After the sinking of the RMS Titanic on its maiden voyage, many people asked how such a tragedy could have been avoided. Over the more than 100 years since that fateful night in 1912, much has been written about the size of the ship’s rudder being too small, the inadequacy of the flood controls, and the insufficiency of the lifeboats. While all of these were certainly factors in the calamity, the incident itself might have been avoided altogether if it hadn’t been for one missing key.
David Blair worked as a merchant seaman for the White Star Line. He was originally slated to be the second officer aboard the Titanic and had participated in the ship’s seaworthiness tests and initial journey to its point port of departure for its maiden voyage.
The Titanic‘s sister ship, the Olympic, was under repair at the time. At the last minute, White Star Line replaced Blair with Olympic‘s Chief Officer, Henry Wilde. The rationale was that Wilde had more experience with a ship of that class. (Read about the amazing coincidence of the woman who was connected with tragedies on all three Olympic class vessels).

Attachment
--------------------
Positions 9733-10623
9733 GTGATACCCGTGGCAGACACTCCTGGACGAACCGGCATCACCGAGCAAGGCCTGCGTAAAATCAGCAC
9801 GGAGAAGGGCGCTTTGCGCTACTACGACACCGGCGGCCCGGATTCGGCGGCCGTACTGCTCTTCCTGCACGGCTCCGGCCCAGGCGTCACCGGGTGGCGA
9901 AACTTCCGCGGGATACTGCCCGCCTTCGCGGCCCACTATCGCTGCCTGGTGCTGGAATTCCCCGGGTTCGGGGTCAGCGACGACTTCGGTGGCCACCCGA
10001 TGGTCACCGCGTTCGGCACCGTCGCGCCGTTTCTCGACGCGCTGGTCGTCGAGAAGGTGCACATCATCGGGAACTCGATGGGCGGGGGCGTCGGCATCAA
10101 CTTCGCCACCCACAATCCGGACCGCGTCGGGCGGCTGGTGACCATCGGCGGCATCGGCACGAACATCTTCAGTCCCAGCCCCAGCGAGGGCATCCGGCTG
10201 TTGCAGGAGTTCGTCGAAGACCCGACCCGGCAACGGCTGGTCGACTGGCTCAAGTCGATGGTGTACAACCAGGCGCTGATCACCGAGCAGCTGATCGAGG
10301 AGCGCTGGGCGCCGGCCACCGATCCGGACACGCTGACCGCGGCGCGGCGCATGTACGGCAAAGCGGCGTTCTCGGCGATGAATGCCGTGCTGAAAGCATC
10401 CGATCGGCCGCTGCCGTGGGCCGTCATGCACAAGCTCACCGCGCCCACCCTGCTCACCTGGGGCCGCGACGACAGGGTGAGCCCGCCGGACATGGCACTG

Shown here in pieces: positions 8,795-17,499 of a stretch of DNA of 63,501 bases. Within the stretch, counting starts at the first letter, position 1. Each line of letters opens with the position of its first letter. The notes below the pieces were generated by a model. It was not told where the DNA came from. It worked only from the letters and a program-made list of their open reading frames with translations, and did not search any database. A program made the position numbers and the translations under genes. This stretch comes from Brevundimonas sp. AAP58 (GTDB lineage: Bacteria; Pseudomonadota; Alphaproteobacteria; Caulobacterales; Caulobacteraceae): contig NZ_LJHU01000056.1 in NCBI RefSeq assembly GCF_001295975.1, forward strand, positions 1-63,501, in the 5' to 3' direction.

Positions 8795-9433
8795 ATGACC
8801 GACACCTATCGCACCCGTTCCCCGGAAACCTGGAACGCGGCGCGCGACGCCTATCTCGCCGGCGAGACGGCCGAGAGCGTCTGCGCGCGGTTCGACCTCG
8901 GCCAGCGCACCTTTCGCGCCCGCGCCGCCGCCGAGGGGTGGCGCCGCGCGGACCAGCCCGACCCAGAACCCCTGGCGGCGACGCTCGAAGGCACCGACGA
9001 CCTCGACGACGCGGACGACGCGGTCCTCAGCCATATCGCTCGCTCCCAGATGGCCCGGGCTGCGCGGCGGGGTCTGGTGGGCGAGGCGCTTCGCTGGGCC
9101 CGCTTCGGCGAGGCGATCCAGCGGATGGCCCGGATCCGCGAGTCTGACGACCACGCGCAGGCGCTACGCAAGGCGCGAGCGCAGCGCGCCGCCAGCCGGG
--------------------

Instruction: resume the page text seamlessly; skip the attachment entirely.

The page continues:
The reshuffling of Titanic‘s crew left Blair disappointed. Perhaps that is why, when he departed from Titanic on April 9, 1912, it slipped his mind that he had a key in his pocket that might be useful to the ship’s crew. That key unlocked the Crow’s nest locker. That locker is where the binoculars were kept.
At 11:40 pm on April 14, Titanic‘s lookout, Frederick Fleet, spotted an iceberg and alerted the bridge. A short time later the ship collided with the massive obstacle, setting in motion a series of events that would result in the deaths of approximately 1,500 people within the next three hours.
When questioned by a US Congressional commission, Fleet disclosed that they did not have any binoculars for the voyage. When asked whether binoculars would have allowed them to see the iceberg from farther away, Fleet replied that he would have seen it “a bit sooner…. Well, enough to get out of the way.”
Blair’s key remained in his possession until his death. His daughter then donated it to the International Sailors Society. On September 22, 2007, it was sold to Shen Dongjun, the CEO of jewelry retailer TESIRO’s Chinese division for £90,000, and is currently on display in Nanjing.